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“What else, Mel?” Randall was navigating the inner city’s labyrinth of one-ways. Our GPS spoke to us in German, like a Lufthansa flight attendant murmuring politely from our glove box.

“Well, the urban planner responsible for rebuilding the city after 1945 called Köln ‘the world’s greatest heap of rubble.’ Except –” I opened my window to try to get a photo as we came around a corner, “except this cathedral.”

We parked, bumper to curbside, in front of a blackened Emerald City.

“Seriously?” Dalton asked, stepping out of the back and into light rain. We walked right to the front doors, my camera at the ready.

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door handles, main entrance

door handles, main entrance

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“Yeah, I’d say seriously. She was hit I don’t know how many times by allied bombs – seventy-something, I think – and she never collapsed, if you can believe it.”

I shielded my lens from the rain.

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“And that’s gotta be thanks to her flying buttresses, right?” Luc cracked a smile and lifted his brows to Dalton.

(I’ve decided twelve-year-old boys, like some twenty-year-old boys I taught in college, just can’t get enough of flying buttresses.)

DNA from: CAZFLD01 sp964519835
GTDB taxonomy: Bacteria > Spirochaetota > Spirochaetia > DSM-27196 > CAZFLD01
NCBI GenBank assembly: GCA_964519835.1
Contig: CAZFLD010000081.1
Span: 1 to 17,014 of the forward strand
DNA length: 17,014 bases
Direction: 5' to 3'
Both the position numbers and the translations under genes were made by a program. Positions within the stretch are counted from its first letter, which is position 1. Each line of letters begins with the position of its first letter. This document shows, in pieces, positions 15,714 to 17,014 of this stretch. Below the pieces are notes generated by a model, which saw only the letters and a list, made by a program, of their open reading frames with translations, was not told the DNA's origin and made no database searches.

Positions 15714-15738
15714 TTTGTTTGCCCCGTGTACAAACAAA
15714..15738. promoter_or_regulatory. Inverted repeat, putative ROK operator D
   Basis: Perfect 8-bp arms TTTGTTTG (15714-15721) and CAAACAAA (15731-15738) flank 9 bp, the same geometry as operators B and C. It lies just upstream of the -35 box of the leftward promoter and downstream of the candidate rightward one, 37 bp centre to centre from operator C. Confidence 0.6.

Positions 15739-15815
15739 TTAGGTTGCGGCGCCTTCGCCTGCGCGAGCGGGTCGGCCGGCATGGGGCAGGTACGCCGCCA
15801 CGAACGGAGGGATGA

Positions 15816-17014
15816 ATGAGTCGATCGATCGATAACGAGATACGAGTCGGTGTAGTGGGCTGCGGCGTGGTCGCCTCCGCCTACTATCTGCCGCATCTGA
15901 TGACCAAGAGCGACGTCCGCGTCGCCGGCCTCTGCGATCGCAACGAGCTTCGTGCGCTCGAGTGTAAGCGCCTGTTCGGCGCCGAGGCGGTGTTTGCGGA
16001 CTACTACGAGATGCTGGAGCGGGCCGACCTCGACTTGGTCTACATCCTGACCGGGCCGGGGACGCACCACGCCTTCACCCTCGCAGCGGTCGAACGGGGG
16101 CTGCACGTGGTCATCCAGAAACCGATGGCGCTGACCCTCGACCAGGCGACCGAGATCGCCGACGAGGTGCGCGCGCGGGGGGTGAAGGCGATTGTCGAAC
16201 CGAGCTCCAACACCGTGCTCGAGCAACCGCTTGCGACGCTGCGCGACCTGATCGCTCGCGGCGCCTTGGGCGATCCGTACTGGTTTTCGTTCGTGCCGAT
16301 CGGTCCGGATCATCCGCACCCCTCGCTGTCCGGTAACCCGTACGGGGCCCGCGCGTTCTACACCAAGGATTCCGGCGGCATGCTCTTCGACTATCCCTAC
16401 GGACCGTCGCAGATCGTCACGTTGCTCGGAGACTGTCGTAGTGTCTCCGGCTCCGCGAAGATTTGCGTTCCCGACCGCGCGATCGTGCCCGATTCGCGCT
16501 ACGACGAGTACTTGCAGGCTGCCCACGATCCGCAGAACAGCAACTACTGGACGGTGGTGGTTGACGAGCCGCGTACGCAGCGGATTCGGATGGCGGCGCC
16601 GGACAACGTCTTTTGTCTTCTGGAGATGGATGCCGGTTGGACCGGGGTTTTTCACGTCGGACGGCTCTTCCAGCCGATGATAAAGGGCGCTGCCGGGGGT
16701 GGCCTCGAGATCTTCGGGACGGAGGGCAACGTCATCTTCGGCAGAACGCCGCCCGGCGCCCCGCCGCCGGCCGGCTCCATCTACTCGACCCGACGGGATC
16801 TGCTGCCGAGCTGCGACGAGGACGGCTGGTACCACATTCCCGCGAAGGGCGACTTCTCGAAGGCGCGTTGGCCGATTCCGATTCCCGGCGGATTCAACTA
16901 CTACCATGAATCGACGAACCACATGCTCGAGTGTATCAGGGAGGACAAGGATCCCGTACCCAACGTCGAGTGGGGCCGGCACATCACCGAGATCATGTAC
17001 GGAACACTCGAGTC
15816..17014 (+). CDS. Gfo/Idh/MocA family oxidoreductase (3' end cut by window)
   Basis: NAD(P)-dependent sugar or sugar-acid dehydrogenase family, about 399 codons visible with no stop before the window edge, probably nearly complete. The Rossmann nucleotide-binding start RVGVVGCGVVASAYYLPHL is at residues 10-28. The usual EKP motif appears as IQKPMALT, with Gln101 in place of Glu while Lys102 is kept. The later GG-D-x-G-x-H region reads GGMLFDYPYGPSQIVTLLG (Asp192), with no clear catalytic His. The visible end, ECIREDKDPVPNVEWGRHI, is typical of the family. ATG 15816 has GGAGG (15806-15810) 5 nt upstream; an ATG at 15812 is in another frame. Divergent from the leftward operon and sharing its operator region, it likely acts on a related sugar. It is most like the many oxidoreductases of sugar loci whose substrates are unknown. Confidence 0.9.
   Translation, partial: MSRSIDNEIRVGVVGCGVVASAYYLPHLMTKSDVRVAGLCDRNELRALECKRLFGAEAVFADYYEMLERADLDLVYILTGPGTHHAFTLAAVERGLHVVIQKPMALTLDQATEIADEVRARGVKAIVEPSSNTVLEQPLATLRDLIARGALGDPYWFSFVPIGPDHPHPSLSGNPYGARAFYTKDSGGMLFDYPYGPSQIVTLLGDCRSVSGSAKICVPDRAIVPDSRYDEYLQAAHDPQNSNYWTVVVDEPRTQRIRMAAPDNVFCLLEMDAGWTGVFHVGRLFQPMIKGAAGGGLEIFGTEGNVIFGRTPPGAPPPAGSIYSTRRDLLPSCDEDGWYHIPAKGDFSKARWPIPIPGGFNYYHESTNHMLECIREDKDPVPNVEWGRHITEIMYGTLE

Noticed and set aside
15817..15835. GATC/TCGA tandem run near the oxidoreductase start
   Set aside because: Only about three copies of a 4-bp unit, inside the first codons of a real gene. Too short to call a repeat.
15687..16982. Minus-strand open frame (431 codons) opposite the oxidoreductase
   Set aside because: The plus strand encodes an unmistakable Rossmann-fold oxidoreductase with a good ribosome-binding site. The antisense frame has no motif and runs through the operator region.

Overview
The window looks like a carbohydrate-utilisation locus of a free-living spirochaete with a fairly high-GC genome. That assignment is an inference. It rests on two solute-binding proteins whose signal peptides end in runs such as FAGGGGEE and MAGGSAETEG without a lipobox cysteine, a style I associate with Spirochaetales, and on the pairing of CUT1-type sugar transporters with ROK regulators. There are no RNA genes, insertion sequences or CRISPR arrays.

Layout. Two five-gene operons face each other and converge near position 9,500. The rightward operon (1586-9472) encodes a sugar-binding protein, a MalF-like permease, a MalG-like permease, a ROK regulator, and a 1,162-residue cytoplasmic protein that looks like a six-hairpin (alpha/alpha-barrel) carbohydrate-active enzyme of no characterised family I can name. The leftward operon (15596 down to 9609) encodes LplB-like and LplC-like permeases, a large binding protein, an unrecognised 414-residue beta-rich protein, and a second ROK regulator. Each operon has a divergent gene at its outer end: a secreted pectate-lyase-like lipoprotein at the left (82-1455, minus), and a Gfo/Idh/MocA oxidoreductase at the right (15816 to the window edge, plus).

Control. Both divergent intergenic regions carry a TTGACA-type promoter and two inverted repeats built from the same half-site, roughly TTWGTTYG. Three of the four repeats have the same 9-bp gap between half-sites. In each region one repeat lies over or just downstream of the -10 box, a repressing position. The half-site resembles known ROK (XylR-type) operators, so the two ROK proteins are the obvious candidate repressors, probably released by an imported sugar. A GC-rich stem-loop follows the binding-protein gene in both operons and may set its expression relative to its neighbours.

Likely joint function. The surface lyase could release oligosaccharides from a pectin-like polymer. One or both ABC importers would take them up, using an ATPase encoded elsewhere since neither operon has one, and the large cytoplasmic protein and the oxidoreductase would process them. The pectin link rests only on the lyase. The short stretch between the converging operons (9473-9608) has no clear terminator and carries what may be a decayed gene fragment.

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“Dude, check out the flying buttresses,” Luc elbowed his brother, snorting and giggling, pointing to the cathedral’s exterior stone arches that support the weight of so much wall with windows.

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Lovely sons, these, who can correctly identify parts of a building’s anatomy.

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The following morning, knowing I had only a few hours before we would leave town, I made my way back through her doors. By my third hour there, hundreds of other visitors had joined me.

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In the next two posts, I’d first like to share with you what I saw and thought as I looked not only at this magnificent tribute to faith, but also at all the people there with me, looking, too. The post is called, “Beseiging God.”

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Then, I’ll explain the reason for our family’s trip to Germany in a post entitled, “Praying Like a Good Sport.”